The best tongue tacos I've had anywhere come from Rosticeria Cancun in East Boston's Maverick Square. Chef/owner Lionel Betancol braises the beef tongues in a rich tomato and onion-based broth before piling it into soft corn tortillas. It's an incredible dish, and one that'll make a believer out of anyone who's ever been afraid to try tongue. It's also quite involved to make.
Enter sous vide.
Not only does cooking a tongue sous vide make for complete set-it-and-forget-it ease (as it does with any braised or confit dish), it also creates a more flavorful finished product as the tongue slowly stews in its own juices.
Use those same juices combined with a bit of canned chipotle, and you've made yourself an easy salsa to go with it. I like to cook down the braised tongue in a skillet until it starts getting a bit crispy on the edges. Tongue is very moist, so you'll definitely want to go with the traditional double-wrap of corn tortillas.
Note: If you don't have a water bath, combine the seasoned tongue, cilantro, onion, tomato, and fat in a medium saucepan and add 1 cup chicken broth. Bring to a boil, reduce to a sub-simmer, cover and cook until completely tender, about six hours, topping up with extra liquid as necessary.
Allow to cool and continue recipe as directed from step two. The best way to heat corn tortillas is to dip one in a bowl of water and transfer it to a hot non-stick or cast-iron skillet. Cook on the first side for about 30 seconds to a minute, then flip it over and cook just until the surface moisture has evaporated. It should be lightly charred in spots. Place the tortilla in a clean folded dish towel and repeat with the rest, stacking them as you go.
Sous Vide Tacos de Lengua Recipe
1 cow or veal tongue, about 1 1/2 pounds
Kosher salt and freshly ground black pepper
6 stems cilantro
1 medium onion, split in half
1 roma tomato, split in half
2 tablespoons duck fat, pork fat, or canola oil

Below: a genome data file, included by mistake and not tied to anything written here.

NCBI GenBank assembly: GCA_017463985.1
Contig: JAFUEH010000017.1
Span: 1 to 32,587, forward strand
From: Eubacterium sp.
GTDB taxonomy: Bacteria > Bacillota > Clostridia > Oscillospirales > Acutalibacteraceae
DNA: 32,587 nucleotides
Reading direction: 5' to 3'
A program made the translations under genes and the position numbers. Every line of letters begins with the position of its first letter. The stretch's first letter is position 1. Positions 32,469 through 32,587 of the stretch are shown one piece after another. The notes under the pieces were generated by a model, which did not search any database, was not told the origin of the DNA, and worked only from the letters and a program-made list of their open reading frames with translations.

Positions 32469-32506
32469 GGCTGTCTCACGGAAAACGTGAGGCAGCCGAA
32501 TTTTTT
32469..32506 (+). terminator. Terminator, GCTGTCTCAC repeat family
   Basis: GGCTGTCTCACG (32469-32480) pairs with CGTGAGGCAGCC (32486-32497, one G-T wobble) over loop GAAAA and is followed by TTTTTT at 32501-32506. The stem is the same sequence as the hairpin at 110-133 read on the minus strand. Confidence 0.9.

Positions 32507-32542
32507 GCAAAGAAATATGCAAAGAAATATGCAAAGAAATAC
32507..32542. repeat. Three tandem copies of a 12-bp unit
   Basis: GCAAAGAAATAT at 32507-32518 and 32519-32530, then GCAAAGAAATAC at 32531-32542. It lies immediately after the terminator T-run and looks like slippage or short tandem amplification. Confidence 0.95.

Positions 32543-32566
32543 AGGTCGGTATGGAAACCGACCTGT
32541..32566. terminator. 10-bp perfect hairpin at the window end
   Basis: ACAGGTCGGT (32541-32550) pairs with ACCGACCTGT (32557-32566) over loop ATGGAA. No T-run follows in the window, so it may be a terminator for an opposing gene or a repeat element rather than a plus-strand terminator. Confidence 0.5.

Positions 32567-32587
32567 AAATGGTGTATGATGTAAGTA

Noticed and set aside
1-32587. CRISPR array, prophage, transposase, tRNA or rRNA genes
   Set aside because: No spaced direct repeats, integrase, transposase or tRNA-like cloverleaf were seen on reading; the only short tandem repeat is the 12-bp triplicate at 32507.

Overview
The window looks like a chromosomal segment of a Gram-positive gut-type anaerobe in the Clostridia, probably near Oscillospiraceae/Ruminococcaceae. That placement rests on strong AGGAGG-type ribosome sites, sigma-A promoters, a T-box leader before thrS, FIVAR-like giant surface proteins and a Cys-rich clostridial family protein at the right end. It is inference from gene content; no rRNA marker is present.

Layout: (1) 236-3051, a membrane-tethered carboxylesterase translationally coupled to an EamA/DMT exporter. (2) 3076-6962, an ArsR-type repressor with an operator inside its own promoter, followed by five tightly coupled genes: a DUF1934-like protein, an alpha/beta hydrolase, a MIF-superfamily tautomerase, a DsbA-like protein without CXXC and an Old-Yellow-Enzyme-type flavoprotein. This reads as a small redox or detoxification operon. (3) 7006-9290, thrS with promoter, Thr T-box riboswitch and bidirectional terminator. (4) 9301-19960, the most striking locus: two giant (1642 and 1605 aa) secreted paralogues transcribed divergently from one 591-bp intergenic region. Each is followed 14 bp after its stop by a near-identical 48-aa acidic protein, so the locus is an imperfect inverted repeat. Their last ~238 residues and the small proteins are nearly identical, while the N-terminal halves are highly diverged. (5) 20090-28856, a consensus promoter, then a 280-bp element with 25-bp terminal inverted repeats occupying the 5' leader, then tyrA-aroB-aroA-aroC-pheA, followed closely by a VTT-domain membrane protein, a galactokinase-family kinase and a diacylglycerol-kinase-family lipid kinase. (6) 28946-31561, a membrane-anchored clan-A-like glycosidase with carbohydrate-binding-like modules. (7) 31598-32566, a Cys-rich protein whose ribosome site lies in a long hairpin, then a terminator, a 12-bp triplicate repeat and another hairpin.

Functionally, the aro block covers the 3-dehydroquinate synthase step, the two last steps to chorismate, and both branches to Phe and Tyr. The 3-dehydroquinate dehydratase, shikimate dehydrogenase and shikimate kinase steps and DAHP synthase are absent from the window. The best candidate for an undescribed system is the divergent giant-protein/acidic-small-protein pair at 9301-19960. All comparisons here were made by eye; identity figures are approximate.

4 chipotle chiles in adobo sauce, plus 1 tablespoon sauce
16 to 24 corn tortillas
Chopped onions, scallions, cilantro, and limes for serving
Season tongue with salt and pepper and place in vacuum bag with cilantro, onion, tomato, and fat. Cook at 170°F until completely tender, at least 24 hours, and up to 48. Place bag in ice bath and cool completely, about 15 minutes.
Open bag carefully and pour contents into large wire-mesh strainer set over bowl. Transfer tongue to cutting board and discard remaining solids. Carefully peel outer membrane off of tongue and discard. Chop tongue into 1/2-inch pieces.
Combine chipoles, adobo sauce, and half of liquid from tongue in blender and blend until smooth. Season to taste with lime juice and salt. Set aside. Combine tongue and remaining liquid in heavy-bottomed 10 or 12-inch skillet. Bring to a simmer over high heat, reduce to medium and cook, stirring frequently, until liquid is reduced and tongue has started to crisp, about 8 minutes. Season to taste with salt and pepper.
To serve, wrap a scoop of tongue in a double layer of corn tortillas. Top with chipotle sauce and diced onions, scallions, or cilantro as desired. Pass additional lime wedges.
Sous Vide Water Oven
This Recipe Appears In
|Nutrition Facts (per serving)|
|Servings: 4 to 6|
|Amount per serving|
|% Daily Value*|
|Total Fat 32g||41%|
|Saturated Fat 10g||49%|
|Total Carbohydrate 34g||12%|
|Dietary Fiber 6g||20%|
|Total Sugars 2g|
|Vitamin C 17mg||83%|
|*The % Daily Value (DV) tells you how much a nutrient in a food serving contributes to a daily diet. 2,000 calories a day is used for general nutrition advice.|